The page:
How To Talk To Your Kids About Money

Parenting is an exciting task, right? Especially when that task consists of training your kid to have a wallet and how to spend, save, and pinch every penny they come across. It’s a given that parents don’t know what to expect. My wife and I certainly didn’t have a clue with Munchkin, but we gradually got the idea that when they start needing money or supplies, you have to prepare yourself mentally and emotionally.

 

Start teaching them about money when you teach them about manners. It starts with their youth: they’ll ask for something when you’re tight on cash or just don’t feel like spending a dime after bills; trust me, it’s gonna happen. You’ve just finished paying off your car or mortgage and your kid is going to ask for the most expensive toy there is. How does a parent handle this? Easy, don’t get upset about it! The last thing you want to perpetuate to your kids is that money is a stressful, upsetting ordeal and they won’t want to come to you for it if they need it in the future.

It comes down to psychology. If your kid wants some brand new game for $50 and it doesn’t seem to be priced accordingly for something they may or may not play with much. So how do you let him down? You can try the good ol’ “We’ll wait until it goes down in price” but sometimes that doesn’t get through to kids. Kids are curious, and they’ll want to know why – so tell them the truth in a way they’ll understand.

 

If they come to you and ask for the $50, try saying something along the lines of “I’m sorry, but we can’t spend our money on that because money is hard to make. We have to be careful with our spending choices.”

 

Of course, they may not get it the way adults understand it, but the important part is they’ll remember you didn’t get angry or simplify the conversation to “it‘s too expensive“, as that could imply you would buy it if you could afford it.

 

I recommend telling your kids the honest truth; the house, bills, taking care of the family car, and clothing can add up and make certain luxuries harder to obtain. This may also be a good opportunity to point out something to me that I didn’t quite notice when I was a child – the difference between “want” and “need”. Your kids may feel so compelled to have something they want that they will claim to need it. Make sure your kids know the difference and ask them – “Do you really need this, or do you want it?”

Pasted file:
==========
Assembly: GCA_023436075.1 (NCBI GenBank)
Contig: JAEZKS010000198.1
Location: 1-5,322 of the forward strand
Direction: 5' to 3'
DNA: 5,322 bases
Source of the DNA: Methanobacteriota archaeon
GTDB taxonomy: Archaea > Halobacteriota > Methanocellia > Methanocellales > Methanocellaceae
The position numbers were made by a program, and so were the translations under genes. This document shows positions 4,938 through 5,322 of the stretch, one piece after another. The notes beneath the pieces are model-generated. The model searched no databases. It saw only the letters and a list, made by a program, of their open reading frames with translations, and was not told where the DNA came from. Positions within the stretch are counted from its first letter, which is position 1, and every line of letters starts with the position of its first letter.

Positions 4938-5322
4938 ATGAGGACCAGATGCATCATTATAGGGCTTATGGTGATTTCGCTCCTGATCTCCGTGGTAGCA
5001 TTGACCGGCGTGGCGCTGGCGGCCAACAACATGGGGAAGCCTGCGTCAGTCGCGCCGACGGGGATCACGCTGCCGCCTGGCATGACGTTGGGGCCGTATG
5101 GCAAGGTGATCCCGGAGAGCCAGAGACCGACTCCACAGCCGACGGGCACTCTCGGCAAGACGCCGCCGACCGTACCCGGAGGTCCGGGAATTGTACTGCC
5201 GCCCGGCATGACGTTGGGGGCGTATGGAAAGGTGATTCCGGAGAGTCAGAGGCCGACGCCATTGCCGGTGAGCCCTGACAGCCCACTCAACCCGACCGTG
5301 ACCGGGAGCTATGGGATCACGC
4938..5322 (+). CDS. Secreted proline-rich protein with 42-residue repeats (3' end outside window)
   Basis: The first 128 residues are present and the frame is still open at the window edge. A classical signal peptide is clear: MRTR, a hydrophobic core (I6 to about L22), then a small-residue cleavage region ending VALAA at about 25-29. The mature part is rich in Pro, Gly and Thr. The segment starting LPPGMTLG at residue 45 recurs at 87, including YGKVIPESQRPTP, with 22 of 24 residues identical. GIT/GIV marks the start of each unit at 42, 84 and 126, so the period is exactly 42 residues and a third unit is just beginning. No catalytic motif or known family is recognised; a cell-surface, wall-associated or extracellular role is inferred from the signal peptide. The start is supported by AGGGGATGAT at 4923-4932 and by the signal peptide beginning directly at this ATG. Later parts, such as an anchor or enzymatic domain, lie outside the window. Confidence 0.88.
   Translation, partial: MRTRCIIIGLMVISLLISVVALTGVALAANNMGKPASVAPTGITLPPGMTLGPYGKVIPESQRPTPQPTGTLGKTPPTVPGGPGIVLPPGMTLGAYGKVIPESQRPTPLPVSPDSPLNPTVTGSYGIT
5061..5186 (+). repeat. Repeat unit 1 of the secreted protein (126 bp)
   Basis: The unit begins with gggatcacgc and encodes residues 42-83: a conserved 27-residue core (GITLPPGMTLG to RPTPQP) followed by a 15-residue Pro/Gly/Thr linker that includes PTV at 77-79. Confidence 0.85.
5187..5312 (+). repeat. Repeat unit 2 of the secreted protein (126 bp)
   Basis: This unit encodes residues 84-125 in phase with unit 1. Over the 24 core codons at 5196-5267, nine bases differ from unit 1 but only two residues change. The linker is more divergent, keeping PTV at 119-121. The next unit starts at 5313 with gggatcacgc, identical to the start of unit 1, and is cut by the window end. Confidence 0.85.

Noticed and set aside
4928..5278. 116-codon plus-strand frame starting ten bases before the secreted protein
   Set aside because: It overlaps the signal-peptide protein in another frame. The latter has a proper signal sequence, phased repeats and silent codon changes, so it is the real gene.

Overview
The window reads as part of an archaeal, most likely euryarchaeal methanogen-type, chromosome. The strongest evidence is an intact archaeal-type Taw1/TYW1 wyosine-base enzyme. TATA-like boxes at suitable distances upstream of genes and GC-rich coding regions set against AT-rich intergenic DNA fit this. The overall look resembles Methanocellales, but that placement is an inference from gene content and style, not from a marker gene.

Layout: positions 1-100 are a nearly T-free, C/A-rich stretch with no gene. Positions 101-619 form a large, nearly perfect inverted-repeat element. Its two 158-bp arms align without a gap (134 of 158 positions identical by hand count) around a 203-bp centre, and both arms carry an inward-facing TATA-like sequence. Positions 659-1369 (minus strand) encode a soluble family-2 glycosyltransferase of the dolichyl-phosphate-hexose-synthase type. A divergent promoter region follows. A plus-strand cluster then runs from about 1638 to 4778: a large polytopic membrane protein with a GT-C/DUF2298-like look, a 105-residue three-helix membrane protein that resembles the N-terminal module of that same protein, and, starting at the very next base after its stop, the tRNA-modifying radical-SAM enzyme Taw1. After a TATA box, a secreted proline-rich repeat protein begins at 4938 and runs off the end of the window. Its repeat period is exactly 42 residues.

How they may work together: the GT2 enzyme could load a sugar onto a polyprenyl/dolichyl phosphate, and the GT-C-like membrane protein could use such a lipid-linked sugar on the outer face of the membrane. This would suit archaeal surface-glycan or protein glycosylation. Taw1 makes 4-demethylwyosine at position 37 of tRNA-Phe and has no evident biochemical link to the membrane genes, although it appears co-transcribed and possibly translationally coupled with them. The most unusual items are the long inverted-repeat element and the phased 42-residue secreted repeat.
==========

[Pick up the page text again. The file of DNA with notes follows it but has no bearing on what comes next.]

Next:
Make an example of your own shopping choices. Your kid might have a smart mouth and ask, “Do you need, or want that, mommy?” If that’s the case you could say, “Well, I wanted this one, but it’s more expensive. So I’m choosing the lesser expensive option – the quality is better and I’m spending $5 less.” Your child might soon understand that if $5 differences are important, then $50 isn’t something to belittle.

 

Secondhand stores are something to take note of, too – if your kid wants a new pair of jeans, buy them from a thrift store if you can, and rewash them. Make a point in front of your kid to say how $20 can get them four pairs of jeans, rather than going to retail stores and spending $22 on a single pair.

 

Most importantly, talk with your kids, not to them. Make conversation about money. You’ll learn your kids’ developed opinions on the subject, and learn what they have to say about you – because chances are, they see your face when you pay the bills and swipe your credit card. It’s vital to your relationship with your kids to discuss money as a non-taboo subject. They might be too young to understand it right away, but as you make repetition of certain behaviors and phrases, they’ll pick up on your reasoning later on.

 

It does take elbow grease to raise a kid in an economical standpoint such as this one, but great parenting doesn’t have to be cheap, even if your shopping is.

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